The 5 W's of IoT

The Internet of Things, frequently referred to as 'IoT', has become an ethereal buzzword over the last couple of decades. Despite it's ubiquitous nature, IoT continues to evolve as advancements in wireless technology are changing the perception of what IoT is and how it can be utilized.


To help combat the complexity of IoT, we're outlining the 5 W's of IoT to help people understand IoT in both concept and implementation.


WHAT - What is IoT?


In a nutshell, IoT is a general term that commonly refers to a collection of electronic device that collects data and sends it to the internet without human intervention. For example, this could take the form of wired/wireless sensors or remotely controlled equipment, commonly known as 'smart devices'. However, IoT as a whole might include the entire ecosystem of devices, sensors, network infrastructure, and software that work symbiotically to deliver valuable insight to the user.


According to Michael Porter, renowned business strategist, there are four key capabilities of IoT devices, each of which is progressively more complex than the one before it.


Monitoring: devices collect data about the status of an environment or specific device and communicates that data over the internet to be viewed by the user


Control: Humans can remotely interface with a device or piece of equipment (i.e. on/off controls) using software


Optimization: Predictive analytics are applied to the data being monitored to optimize processes


Automation: Monitoring, control, and optimization are unified, enabling autonomous device operation (i.e. sprinklers automatically turning on when sensors indicate the soil is too dry)


These capabilities can be utilized as needed, depending on what problems the user is trying to solve by deploying an IoT solution.


WHEN - When did IoT come about?


While the term 'Internet of Things' has only been around since 1999, the modern concept of using machines & equipment to collect and interpret data has been around since the early 1980's. The first notion of a 'smart device' was a connected Coca-Cola vending machine deployed at Carnegie Mellon University. This unique machine was capable of remotely reporting inventory levels and environmental conditions ("Are the drinks cold enough?").


However, the concept of IoT had earlier representations as well. Machine-to-machine communication (M2M), defined as two machines using electronic signalling to exchange information, had its beginnings as early as the 1970s. With silicon chip production becoming cheaper and more advanced through the 1980s, alongside the advent of the world wide web in the 1990s, use cases and applications for these connected devices began to grow rapidly.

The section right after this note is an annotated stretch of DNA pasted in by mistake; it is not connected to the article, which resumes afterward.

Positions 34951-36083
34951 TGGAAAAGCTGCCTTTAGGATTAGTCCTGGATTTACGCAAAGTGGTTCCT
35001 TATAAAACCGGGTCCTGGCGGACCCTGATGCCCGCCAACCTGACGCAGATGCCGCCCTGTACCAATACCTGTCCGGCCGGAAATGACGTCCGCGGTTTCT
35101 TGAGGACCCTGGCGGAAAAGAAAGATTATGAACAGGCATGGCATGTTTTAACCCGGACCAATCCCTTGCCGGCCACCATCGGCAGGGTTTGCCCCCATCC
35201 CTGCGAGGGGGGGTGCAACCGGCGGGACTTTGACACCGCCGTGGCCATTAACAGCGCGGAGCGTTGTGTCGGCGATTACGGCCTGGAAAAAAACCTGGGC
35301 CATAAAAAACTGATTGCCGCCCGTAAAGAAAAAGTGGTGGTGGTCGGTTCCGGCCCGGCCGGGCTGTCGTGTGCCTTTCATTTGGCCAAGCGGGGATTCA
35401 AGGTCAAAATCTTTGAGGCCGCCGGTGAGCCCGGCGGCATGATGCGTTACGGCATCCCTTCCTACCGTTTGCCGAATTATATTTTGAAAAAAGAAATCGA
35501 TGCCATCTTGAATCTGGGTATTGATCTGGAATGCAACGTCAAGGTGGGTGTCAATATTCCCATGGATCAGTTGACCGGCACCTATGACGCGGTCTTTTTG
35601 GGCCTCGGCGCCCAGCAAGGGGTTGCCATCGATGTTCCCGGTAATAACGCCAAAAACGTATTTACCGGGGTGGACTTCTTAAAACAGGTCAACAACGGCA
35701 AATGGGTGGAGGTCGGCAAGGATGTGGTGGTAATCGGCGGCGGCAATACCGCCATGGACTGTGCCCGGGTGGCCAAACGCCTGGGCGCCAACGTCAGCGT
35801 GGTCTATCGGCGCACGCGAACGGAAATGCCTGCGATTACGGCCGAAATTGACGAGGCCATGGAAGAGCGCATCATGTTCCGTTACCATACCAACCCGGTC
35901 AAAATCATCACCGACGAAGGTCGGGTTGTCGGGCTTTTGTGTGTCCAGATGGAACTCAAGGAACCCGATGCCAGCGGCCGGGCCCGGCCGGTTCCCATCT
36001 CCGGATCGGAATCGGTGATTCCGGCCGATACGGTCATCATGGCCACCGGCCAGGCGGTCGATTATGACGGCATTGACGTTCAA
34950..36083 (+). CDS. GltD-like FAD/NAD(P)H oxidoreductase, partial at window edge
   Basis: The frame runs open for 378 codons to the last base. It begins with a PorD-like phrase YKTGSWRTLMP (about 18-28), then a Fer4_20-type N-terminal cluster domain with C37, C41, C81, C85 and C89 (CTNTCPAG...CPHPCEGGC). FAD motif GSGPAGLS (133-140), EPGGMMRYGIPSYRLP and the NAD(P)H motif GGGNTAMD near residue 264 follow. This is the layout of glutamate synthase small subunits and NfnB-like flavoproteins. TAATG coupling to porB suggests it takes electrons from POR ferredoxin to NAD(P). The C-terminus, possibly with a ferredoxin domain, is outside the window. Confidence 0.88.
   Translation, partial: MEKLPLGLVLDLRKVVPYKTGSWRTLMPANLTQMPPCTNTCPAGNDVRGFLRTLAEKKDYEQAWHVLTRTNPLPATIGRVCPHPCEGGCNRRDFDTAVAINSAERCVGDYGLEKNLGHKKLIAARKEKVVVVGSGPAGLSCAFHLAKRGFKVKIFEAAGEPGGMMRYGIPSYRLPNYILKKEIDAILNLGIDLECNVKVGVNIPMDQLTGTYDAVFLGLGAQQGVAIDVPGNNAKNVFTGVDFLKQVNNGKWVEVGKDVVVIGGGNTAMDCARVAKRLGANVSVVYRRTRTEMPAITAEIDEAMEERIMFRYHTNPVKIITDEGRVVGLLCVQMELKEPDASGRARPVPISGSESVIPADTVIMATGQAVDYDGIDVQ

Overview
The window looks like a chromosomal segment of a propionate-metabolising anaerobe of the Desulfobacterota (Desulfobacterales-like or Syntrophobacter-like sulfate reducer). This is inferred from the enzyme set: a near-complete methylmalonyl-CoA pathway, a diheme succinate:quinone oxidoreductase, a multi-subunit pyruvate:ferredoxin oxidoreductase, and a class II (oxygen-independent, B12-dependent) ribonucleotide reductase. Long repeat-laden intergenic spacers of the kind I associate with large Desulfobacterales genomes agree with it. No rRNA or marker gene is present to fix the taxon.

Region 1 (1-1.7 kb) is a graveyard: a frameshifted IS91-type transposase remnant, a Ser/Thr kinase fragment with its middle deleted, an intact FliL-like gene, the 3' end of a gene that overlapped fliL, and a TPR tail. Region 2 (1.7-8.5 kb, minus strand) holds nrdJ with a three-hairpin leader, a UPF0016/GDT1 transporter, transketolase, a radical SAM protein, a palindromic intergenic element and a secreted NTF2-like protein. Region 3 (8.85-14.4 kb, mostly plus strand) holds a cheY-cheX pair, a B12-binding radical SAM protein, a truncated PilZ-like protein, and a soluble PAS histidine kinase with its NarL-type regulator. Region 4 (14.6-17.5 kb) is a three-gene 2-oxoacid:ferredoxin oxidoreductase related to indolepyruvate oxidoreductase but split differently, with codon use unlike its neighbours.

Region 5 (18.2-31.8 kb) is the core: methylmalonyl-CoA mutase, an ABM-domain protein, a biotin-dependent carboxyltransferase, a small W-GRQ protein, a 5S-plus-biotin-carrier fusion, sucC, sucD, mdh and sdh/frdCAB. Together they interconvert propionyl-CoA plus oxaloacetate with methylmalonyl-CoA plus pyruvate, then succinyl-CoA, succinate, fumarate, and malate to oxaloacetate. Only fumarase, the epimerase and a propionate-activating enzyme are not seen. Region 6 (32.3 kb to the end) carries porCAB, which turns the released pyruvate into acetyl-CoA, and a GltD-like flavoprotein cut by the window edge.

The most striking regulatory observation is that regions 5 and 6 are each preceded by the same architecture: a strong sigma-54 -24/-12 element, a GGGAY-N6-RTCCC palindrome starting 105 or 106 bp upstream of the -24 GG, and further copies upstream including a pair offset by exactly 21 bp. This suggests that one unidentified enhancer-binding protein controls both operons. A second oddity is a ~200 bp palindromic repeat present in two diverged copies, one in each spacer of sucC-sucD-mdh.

WHO - Who can use IoT?


Production of IoT networks and devices continued to get faster and cheaper through the 2000s, in turn making them more available to both consumers and business alike. Popular users of IoT today include:

  • Building/property managers

  • City managers

  • Farmers

  • Factory operations managers

  • Homeowners/renters


Of course, these are just a few examples of who can utilize IoT to improve their day-to-day life as these use cases and applications continue to develop at a rapid rate. If you have a persistent problem or inconvenience in your life, chances are there's an IoT solution that can address it.


WHERE - Where is IoT being deployed?


New capabilities in wireless communication have presented a wide array of devices that can be deployed for specific environments and use cases. Wireless technologies like cellular radios(LTE/5G/NB-IoT), WiFi, Bluetooth, and LoRaWAN have burst onto the scene in the last decade, each presenting strengths that make them suitable for particular use cases.


Applications of IoT solutions that use these wireless technologies can cover a broad spectrum of use cases, including:


  • Residential ('smart home', i.e. smart light bulbs, smart thermostats.)

  • Infrastructure (bridge integrity monitoring, energy usage monitoring)

  • Agriculture (soil moisture monitoring, automated tractors, drone monitoring)

  • Manufacturing (hydraulic equipment monitoring and control)

  • Healthcare (temperature/humidity monitoring, facility usage management)


WHY - Why is IoT important?


Perhaps the most important 'W' of IoT is the 'Why?'--we have all of these advanced technologies with robust capabilities, but to what end? As with any type of technology, these devices are tools are most useful when the user understands how to best leverage the technology to add value to their life. Take, for instance, the well-known Excel popular spreadsheet program Excel from Microsoft. A user with cursory knowledge of the program might be able to use it to balance a checkbook, whereas an advanced user might use it to build out complex financial models for their corporate client. Of course, balancing a checkbook is seemingly simple compared to developing intricate investment models. Still, at the end of the day, the same program is being used to add incremental value to both customers' lives.


The same can be said for IoT. An introductory user might installed a couple of smart light bulbs in their living room, enabling them to fine-tune their lighting for comfort or automate on/off to conserve energy. Conversely, a city manager might deploy a city-wide intelligent lighting control system to achieve similar benefits. While the city-wide project is more complex and may require outside IoT solution expertise, both users are positioned for successful IoT implementations because they understand WHY they're using IoT--its provides value to your life and solves problems.


We know IoT can be a lot to take in. As self-proclaimed IoT nerds, we live and breathe in a world of connected devices and dashboards. If you're curious to learn more or have any questions about IoT, send us a note to the email below and we'd be happy to help however we can.